One of the most popular questions I get asked from aspiring writers is ‘how did you manage to write a book?’ I think this question poses many underlying issues, including finding the time to complete the work, how to stay motivated and how to organise the content.
With this quick Four-Step Guide, I aim to provide tips and tricks that I personally find not only incredibly useful but also productive in progressing from the blank page to a completed manuscript.
So whether you are looking to write the next bestselling crime thriller, a heart-swelling memoir or even an exciting scientific report – these steps will help you achieve a finished product that is guaranteed to gain a loyal readership.
Step 1 – “Get With the Plan”
Before you draw the curtains and shut yourself away in your makeshift office to spend the entire evening writing pages of eloquent prose or re-enact a fast-paced action scene on the page, there is one pivotal action that MUST be taken.
There needs to be a certain degree of planning involved.
Speaking with other writers, this stage tends to be fairly flexible in terms of your approach. Some writers meticulously plan right down to the clothes that their characters will be wearing in each scene. Whereas some will only write a basic objective and enjoy the freedom in working around the concept simply knowing how it begins and how it ends.
The most successful planning tip I can offer is to draw up two individual plans.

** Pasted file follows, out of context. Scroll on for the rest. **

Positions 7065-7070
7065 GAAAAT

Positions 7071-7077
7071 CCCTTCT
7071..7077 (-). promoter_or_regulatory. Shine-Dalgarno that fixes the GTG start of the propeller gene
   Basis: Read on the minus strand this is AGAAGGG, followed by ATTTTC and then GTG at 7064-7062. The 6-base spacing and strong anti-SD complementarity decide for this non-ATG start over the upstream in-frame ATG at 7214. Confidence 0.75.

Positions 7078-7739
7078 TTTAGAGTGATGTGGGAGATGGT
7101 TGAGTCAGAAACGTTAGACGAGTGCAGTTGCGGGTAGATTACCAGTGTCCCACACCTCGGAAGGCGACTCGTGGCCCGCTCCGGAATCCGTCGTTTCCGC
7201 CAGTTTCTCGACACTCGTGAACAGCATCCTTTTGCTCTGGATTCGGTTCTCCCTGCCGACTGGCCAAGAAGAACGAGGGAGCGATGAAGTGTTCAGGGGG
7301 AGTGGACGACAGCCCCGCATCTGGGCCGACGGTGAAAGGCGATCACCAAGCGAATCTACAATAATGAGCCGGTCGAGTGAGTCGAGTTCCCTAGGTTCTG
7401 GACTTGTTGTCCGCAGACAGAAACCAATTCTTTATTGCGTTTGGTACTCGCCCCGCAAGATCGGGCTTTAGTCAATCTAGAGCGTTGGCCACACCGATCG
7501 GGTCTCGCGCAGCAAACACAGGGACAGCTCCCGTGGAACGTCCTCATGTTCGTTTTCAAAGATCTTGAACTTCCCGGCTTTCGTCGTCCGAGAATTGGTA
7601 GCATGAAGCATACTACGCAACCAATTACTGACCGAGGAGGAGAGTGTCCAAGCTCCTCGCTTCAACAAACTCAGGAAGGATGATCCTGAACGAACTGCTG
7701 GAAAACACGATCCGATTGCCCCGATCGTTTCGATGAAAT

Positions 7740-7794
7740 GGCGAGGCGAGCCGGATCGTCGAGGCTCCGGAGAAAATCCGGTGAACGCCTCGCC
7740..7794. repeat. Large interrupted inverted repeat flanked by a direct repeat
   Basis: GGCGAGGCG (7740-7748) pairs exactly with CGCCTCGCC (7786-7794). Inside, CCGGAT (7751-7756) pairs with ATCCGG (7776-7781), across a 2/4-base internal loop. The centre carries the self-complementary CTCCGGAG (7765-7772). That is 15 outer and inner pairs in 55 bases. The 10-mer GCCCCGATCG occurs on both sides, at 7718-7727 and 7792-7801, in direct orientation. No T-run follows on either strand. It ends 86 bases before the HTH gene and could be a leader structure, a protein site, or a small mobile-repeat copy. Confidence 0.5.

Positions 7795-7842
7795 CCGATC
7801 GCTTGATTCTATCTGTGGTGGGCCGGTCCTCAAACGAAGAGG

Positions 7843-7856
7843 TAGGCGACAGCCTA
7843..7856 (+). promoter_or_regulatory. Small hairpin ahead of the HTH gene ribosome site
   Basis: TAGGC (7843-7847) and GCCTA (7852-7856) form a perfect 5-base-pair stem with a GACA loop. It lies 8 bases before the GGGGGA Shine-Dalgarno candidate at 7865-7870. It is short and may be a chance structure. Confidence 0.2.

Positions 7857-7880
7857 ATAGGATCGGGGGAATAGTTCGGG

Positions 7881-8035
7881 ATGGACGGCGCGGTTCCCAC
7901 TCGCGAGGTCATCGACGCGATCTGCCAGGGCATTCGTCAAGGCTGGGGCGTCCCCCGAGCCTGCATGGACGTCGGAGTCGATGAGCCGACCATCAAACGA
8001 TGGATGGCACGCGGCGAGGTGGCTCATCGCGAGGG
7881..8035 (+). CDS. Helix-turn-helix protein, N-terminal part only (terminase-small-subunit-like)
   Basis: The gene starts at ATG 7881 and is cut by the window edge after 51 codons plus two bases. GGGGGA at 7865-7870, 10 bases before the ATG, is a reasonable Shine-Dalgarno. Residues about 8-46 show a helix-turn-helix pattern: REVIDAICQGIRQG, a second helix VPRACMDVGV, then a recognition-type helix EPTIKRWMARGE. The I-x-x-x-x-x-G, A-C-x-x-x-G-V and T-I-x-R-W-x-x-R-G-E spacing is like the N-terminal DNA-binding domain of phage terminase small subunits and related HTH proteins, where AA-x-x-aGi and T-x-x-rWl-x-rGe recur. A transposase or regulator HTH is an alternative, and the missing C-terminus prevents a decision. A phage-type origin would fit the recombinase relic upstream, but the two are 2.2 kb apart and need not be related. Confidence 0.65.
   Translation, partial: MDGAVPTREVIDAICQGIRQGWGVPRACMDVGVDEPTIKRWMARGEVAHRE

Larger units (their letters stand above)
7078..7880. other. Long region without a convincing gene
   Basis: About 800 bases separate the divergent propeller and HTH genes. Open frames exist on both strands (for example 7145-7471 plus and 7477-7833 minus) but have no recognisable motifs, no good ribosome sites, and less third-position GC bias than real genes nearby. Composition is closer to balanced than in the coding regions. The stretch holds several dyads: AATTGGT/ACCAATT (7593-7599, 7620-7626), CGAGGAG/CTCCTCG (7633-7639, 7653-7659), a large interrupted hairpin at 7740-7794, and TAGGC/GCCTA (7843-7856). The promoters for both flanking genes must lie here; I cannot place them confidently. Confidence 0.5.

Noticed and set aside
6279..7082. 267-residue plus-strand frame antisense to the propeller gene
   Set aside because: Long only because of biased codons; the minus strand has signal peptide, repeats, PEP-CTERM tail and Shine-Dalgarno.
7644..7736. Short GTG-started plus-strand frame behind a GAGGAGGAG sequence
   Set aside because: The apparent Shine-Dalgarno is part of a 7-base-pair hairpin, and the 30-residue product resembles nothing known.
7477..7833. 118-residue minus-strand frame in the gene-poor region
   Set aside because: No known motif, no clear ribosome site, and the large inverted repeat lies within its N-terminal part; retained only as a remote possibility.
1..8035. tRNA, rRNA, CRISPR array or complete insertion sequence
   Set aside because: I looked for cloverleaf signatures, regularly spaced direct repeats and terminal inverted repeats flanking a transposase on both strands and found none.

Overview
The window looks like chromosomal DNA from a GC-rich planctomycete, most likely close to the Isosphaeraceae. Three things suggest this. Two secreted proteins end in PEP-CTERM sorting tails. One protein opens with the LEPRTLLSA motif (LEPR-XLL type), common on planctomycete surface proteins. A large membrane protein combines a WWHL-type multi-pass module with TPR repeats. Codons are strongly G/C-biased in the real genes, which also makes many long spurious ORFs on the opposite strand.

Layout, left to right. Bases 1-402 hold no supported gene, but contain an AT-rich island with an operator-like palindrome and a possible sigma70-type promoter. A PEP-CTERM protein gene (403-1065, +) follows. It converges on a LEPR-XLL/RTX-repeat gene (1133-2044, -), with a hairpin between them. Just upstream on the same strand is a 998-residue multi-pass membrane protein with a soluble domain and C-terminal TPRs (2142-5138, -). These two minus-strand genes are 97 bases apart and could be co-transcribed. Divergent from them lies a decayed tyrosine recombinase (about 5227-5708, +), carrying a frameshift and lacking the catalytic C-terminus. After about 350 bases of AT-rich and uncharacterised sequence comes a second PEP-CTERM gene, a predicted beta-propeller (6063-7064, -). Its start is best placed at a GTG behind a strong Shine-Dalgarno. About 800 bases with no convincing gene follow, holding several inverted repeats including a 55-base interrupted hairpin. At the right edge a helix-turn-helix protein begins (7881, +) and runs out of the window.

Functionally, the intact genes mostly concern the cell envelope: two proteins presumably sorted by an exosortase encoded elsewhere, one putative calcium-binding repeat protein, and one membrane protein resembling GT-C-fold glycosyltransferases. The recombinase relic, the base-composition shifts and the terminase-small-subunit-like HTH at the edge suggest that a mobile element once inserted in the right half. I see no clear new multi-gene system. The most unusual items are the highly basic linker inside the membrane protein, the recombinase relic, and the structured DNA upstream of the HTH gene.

Plan A – This is your basic plot. What happens in the beginning, what happens in the middle and what happens in the end. No unnecessary details – just a very quick outline about how the story will progress. For non-fiction pieces, this still applies – an introduction, what you aim to explore and how you want to conclude the content.
Plan B – This plan is more of a detailed outline and I find that this stage of planning is the most useful in knowing exactly the direction of the story or the content. Now, this plan may take a little more time but I assure you, it will become your very own Bible and will remain by your side from beginning to end.
The best way to approach this outline is to tackle the plot chapter by chapter. Without going into specific detail, write down what will happen in each section. This will act as the bones your story – you can then begin to add the flesh when you actually come to write these chapters (the fun part!)
- Aim to provide a micro ‘beginning’, ‘middle’ and ‘end’ with each chapter.
- Buy a notebook and dedicate it to whatever project you are working on. This allows you to keep both of your plans together, along with any additional notes, research, character ideas, drawings, quotes etc…